Terry also served for six years on the KCTCS Board of Directors as well as six years on the HCTC Chairman’s Steering Committee. For a summer, he studied abroad in Germany and Europe as an HCTC representative and co-wrote a book called “German Studies”, which is printed worldwide in over 1,000 libraries. He earned his master’s of science degrees from the University of New Mexico and Eastern Kentucky University, and he’s served on dozens of hiring committees at the HCTC — particularly committees associated with hiring new faculty. and medical personnel.

He has also trained and mentored over 500 students to graduate from the HCTC program and gain employment upon graduation. “I’m so proud of that. We had such a huge impact in Appalachia,” he said.

“These students are nationally registered, so they can go anywhere in the United States and work. I have graduates in Puerto Rico, California, New York, Florida — everywhere,” Terry said.

“I worked so hard to make sure I had my finger on every job all the time. Everyone knew when they were calling me to get a referral for a student, they knew who to call,” Terry added.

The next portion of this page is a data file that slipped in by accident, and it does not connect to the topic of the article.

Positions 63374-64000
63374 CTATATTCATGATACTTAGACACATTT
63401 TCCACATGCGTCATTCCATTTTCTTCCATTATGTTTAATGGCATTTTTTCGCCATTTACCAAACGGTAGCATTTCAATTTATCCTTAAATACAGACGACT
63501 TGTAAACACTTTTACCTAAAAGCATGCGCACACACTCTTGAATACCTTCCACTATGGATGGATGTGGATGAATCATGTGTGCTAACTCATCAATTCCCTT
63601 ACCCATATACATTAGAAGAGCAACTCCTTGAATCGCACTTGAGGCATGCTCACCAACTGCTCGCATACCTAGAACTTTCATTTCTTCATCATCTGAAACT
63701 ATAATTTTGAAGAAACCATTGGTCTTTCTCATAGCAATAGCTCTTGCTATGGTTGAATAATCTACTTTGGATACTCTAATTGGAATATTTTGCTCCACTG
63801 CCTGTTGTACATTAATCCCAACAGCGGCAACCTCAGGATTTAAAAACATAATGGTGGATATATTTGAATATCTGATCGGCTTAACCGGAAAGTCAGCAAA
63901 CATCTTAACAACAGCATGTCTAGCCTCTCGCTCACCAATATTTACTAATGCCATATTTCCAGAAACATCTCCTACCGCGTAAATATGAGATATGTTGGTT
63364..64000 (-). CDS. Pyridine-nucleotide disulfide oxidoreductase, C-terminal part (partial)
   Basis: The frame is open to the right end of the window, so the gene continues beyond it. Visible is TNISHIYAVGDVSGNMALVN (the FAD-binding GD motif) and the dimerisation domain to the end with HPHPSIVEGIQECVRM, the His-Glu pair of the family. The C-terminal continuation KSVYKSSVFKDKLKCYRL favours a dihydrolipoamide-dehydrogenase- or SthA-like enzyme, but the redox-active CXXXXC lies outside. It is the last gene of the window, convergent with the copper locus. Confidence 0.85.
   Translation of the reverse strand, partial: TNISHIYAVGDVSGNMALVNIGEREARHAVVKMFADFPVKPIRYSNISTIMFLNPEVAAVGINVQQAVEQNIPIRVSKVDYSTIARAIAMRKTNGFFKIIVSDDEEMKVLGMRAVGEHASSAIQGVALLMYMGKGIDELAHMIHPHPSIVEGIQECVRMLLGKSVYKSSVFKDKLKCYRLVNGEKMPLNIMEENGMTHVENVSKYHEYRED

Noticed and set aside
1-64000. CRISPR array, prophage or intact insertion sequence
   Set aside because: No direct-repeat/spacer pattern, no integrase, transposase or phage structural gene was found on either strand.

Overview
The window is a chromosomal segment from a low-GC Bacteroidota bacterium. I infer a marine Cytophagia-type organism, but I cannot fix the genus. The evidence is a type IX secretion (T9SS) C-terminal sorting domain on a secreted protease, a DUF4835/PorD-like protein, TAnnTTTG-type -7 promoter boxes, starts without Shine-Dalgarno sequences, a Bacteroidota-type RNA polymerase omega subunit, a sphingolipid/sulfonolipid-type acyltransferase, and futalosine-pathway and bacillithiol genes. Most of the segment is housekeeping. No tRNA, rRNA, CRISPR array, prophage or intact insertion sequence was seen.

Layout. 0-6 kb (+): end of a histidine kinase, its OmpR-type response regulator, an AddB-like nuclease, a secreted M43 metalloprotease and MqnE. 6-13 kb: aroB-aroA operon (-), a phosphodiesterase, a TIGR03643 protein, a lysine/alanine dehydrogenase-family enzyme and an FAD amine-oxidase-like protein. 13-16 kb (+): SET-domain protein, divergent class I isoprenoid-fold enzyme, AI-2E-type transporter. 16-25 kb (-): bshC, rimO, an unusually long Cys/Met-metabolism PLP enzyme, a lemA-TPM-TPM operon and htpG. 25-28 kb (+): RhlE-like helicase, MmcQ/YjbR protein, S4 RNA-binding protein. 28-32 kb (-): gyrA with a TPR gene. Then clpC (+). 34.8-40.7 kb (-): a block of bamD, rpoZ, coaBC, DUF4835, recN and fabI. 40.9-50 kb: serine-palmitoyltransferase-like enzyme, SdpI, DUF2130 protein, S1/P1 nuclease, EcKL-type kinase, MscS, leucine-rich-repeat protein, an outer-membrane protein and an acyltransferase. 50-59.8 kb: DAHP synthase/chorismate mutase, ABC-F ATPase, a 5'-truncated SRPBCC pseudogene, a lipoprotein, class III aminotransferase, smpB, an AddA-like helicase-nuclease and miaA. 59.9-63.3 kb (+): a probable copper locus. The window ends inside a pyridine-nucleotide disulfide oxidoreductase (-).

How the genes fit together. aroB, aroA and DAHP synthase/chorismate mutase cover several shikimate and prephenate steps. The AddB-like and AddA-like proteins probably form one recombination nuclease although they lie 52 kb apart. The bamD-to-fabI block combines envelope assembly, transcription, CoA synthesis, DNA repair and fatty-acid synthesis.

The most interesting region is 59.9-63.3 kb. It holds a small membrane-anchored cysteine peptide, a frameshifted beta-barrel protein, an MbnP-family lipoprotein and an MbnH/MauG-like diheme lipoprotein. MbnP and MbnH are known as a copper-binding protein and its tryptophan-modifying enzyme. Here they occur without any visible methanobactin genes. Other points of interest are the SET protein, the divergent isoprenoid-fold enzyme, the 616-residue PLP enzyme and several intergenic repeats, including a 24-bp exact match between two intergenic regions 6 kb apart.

Even as he approached retirement, Terry has not slowed down with the success of the program, achieving a 98.3% pass rate for the first attempt of all HCTC Radiography graduates at National Boards from 2018-2020 and 100% employment of all students.

“I have done a lot of work over the past 30 years,” he said, adding that he is ready to start another new adventure in his second retirement, although he remains an HCTC professor emeritus. .

Terry said he wanted the next chapter to be filled with fun that includes time with his wife and three grandchildren. He is also a licensed pilot and loves this adventure as well as boating and lots of traveling to keep him busy every day.

“Always improving my ’57 Chevy pickup, attending the British Games at Rupp, hiking the 60+ trails of Red River Gorge, attending Keeneland, The Red Mile, The Oaks and the Kentucky Derby every year, and skiing on snow in North Carolina and waterskiing at Lake Cumberland,” said Terry.